Within the world of business travel, open booking currently has the wind in its sails. But while this option appeals to plenty of employees, it still possesses certain disadvantages for companies… So what should they watch out for?

Traditionally, it’s been a company’s travel manager who looks after all the business trips of its employees. But since the digital revolution took hold, the status quo has changed. Today’s more connected travellers have access to a whole host of information, comparison tools and purchase channels (what’s known as the “uberisation” of services). During their trip, they also tend to want to combine work requirements with personal expectations. Consequently, they are much more likely to want to take care of their own bookings, outside the traditional circuit: this phenomenon is what’s known as “open booking”.

A headache for companies

So is this a good thing or a bad thing? For practical and economic reasons, the concept makes sense, not least because staff can be given greater freedom, but it’s not without risks nonetheless: first and foremost, there are safety issues (how can assistance be provided to an employee not using the usual service providers?), not to mention legal ones (ensuring your embracing of the collaborative economy doesn’t place you at odds with the law). And lastly, not only does open booking raise issues regarding the transparency and control of expenses, but it can also increase indirect costs (advances of expenses, management of claim forms, invoices, etc.) and make managing your travel budget trickier.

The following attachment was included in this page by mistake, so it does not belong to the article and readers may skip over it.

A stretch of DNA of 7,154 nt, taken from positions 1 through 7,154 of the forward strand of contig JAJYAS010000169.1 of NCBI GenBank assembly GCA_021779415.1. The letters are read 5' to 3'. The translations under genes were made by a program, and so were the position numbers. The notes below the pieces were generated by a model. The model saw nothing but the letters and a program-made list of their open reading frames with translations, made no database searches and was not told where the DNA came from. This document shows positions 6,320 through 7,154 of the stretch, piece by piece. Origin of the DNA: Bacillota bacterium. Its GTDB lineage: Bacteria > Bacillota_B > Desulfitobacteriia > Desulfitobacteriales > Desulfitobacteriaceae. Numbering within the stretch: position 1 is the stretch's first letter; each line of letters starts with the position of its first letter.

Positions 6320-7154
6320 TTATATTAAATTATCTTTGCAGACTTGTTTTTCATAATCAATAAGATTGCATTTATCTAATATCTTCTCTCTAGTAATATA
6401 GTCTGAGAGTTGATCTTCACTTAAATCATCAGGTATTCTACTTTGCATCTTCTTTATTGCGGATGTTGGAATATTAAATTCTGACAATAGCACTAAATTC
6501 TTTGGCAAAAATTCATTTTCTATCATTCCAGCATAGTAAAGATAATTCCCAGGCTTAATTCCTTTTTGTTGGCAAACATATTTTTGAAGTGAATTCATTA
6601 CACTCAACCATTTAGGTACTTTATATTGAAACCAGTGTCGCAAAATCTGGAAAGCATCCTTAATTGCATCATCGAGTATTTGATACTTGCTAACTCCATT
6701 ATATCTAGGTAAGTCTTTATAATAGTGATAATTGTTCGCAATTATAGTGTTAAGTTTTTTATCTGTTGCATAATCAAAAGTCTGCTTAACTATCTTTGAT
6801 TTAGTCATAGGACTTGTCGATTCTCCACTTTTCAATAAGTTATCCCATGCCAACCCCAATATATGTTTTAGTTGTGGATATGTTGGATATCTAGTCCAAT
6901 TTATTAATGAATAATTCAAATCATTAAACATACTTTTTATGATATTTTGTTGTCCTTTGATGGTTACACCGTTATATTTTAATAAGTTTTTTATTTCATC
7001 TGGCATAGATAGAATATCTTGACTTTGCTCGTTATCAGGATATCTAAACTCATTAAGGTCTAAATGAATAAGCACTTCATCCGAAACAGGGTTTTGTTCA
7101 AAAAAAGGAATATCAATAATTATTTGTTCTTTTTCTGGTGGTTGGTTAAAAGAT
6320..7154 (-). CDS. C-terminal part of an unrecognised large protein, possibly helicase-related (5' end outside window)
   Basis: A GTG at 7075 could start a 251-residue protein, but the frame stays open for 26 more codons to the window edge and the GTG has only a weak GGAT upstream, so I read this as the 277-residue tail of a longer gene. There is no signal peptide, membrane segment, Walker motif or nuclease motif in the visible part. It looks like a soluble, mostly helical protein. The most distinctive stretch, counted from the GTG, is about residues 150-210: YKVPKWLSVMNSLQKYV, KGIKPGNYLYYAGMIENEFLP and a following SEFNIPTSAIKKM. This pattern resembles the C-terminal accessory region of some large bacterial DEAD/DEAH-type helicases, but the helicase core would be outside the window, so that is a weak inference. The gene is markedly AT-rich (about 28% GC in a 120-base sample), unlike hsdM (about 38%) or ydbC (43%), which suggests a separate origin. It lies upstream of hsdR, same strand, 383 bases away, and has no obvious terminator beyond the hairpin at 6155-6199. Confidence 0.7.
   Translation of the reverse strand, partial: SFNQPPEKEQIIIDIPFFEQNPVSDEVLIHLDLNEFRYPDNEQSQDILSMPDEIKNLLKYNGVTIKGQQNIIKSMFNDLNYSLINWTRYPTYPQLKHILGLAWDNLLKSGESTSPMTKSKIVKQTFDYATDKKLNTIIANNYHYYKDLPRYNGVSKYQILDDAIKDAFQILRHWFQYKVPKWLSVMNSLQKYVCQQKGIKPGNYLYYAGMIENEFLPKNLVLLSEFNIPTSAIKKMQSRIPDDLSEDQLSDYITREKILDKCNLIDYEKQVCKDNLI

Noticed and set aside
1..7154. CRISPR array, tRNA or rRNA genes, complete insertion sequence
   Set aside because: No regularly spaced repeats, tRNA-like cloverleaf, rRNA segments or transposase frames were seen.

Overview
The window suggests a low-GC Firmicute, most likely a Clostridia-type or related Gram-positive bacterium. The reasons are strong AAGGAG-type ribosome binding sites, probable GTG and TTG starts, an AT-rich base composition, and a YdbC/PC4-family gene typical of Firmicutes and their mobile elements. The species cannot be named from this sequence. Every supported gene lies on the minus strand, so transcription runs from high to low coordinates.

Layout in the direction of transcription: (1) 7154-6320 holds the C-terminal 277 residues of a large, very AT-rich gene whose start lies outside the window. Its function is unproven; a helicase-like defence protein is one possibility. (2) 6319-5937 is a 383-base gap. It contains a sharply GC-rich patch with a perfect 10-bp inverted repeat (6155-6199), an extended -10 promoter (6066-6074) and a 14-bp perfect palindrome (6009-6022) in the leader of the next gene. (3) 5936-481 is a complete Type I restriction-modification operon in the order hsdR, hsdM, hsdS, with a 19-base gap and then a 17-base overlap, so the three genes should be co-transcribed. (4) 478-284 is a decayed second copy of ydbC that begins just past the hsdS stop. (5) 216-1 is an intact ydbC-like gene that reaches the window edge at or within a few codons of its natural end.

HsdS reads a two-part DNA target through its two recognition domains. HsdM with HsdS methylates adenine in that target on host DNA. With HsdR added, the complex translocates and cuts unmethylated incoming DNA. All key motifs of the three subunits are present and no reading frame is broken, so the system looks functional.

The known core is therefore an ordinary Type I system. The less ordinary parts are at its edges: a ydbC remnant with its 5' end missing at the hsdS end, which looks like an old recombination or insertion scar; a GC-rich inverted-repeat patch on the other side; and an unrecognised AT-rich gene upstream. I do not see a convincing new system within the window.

The solution?

Travel managers need to show their added value by learning to manage these new types of expectations. For instance? Within some companies, travellers can opt for the service provider of their choice, but they must always go through the house travel agency. Others have opted for a system (such as Concur Messaging) that guarantees better safety for employees by enabling their location to be pinpointed. Others still are favouring tools (like Concur TripLink) which streamline the travel management process by automating it and permitting the integration of data from new partners (Uber, independent hotels, etc.), thereby ensuring full visibility over the expenses incurred.